12 comments:

  1. Hi Annette! Looks good this shirt, and the pattern matching at the front is perfectly done!

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    1. Thanks, LaMona. The matching goes pretty easy when you plan ahead and find your matIching points before cutting. I see you like to sew for your husband too. I love the shirts you make for him.

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  2. This looks great - my poor husband keeps suggesting that I need to sew for him... someday :) Great job on the matching plaid and thanks for the link to the shirtmaking book - I'm adding that to my wishlist.

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    1. Thanks CJ. Men's sewing is a little easier once you find a basic pattern. The fitting is less intense. I mean, my boys will wear anything that doesn't fall off or rip while putting on. Mr. Toad is slightly less picky.

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  3. Hi Annette,
    I am a men's shirt fanatic - so glad to see another one! I am working on this shirt pattern with a student, and it is not going to be my favorite either. The collar did not fit correctly over the collar stand for one thing, and duh, the instructions are terrible. But like you, I have my own way of doing things on shirts that I have pulled from all kinds of sources, including DPC. He is the shirtmaking-God for sure! I think Mr. Toad is lucky to have such an awesome wife to make him custom shirts, and I hope he appreciates you!

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    1. Thanks, Maris. I thought there might have been an issue with the collar stand, but I just adjusted. David Coffin has given me the confidence to just move forward and adjust. So does inexpensive fabric! Mr. Toad didn't want to model yesterday, so I used Manny the Mannequin. The shirt fits him better than his ready to wear. I am a very lucky Mrs. Toad. Mr. Toad does appreciate me, but I think he would prefer that I cook dinner than rip out and fix a buttonhole two or three times!

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  4. Perfectly matched plaid! WOW. That takes sewing skills! And the fit is great! Great sewing skills! Making dinner is highly overrated. Creating a perfect buttonhole is an art!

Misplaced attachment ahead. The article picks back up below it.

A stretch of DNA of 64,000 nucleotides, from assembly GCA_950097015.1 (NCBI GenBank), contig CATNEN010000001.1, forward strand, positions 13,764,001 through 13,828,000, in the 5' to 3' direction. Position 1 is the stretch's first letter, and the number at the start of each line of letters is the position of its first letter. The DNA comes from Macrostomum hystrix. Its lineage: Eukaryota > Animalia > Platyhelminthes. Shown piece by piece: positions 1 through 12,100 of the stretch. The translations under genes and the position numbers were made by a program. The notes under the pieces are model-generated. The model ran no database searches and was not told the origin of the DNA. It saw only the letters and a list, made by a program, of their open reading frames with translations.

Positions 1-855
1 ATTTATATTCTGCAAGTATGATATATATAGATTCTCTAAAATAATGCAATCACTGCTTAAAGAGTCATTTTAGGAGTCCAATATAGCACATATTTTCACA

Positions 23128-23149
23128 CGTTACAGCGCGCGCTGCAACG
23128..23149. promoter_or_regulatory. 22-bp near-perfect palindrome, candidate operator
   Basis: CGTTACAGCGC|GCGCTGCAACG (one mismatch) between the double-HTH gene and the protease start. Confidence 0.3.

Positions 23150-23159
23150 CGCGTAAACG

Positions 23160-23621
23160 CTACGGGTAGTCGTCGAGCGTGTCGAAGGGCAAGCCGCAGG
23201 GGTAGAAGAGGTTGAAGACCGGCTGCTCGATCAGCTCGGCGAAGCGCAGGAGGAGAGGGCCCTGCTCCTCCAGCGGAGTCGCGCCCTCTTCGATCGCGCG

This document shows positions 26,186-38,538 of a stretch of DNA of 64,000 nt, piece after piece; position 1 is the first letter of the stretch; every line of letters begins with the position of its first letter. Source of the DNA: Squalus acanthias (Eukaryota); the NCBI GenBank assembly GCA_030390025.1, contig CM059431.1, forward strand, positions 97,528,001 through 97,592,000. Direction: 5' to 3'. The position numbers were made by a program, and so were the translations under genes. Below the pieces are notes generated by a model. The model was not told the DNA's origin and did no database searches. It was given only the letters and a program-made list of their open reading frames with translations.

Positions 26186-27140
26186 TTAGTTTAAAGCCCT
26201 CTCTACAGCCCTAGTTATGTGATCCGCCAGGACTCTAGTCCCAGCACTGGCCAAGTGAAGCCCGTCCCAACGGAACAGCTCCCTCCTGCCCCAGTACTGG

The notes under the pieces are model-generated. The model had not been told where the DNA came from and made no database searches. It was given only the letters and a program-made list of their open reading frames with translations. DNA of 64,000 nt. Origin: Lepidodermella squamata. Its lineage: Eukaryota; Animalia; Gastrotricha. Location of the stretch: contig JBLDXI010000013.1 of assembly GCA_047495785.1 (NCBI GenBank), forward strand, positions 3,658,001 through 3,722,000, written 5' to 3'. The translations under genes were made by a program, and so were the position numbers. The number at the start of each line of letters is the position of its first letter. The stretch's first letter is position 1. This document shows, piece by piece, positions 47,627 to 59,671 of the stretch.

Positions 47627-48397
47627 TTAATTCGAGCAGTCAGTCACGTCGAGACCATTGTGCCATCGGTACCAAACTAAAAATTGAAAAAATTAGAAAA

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    1. I used to be intimidated by plaids, but it stops being a challenge after about a half dozen. Lately, the challenge is the fabric skewing. I know you could do it. Let me know if you want some guidance.

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  5. I'm scared to match stripes ;) so great job to you on the plaids, I'd be more than nervous!

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    1. Thanks, Meriel. The worst part is buying the fabric. I use the notches on the pattern while cutting to line up the stripes or plaid. To match the front, use the center line as the matching line for both sides. Then that same line is where the buttonhole and buttons are aligned.

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  6. I usually go my own way when sewing with patterns too...I basically just use the pieces; I do peek at them too though...probably to make sure I'm going in order....I found out long ago that I dont do drawn out instructions very well...if it looks or turns out that is going to be a big deal I figure out an easier and just as effective ways to do things....nice shirt BTW! :)

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    1. Thanks. Christy, I do by some patterns for just the pieces and some I really want the instructions as lessons. The Claire Schaeffer patterns from Vogue and the Amazing Fit are examples of the "buy it FOR the instructions" instead of the in spite of the instructions.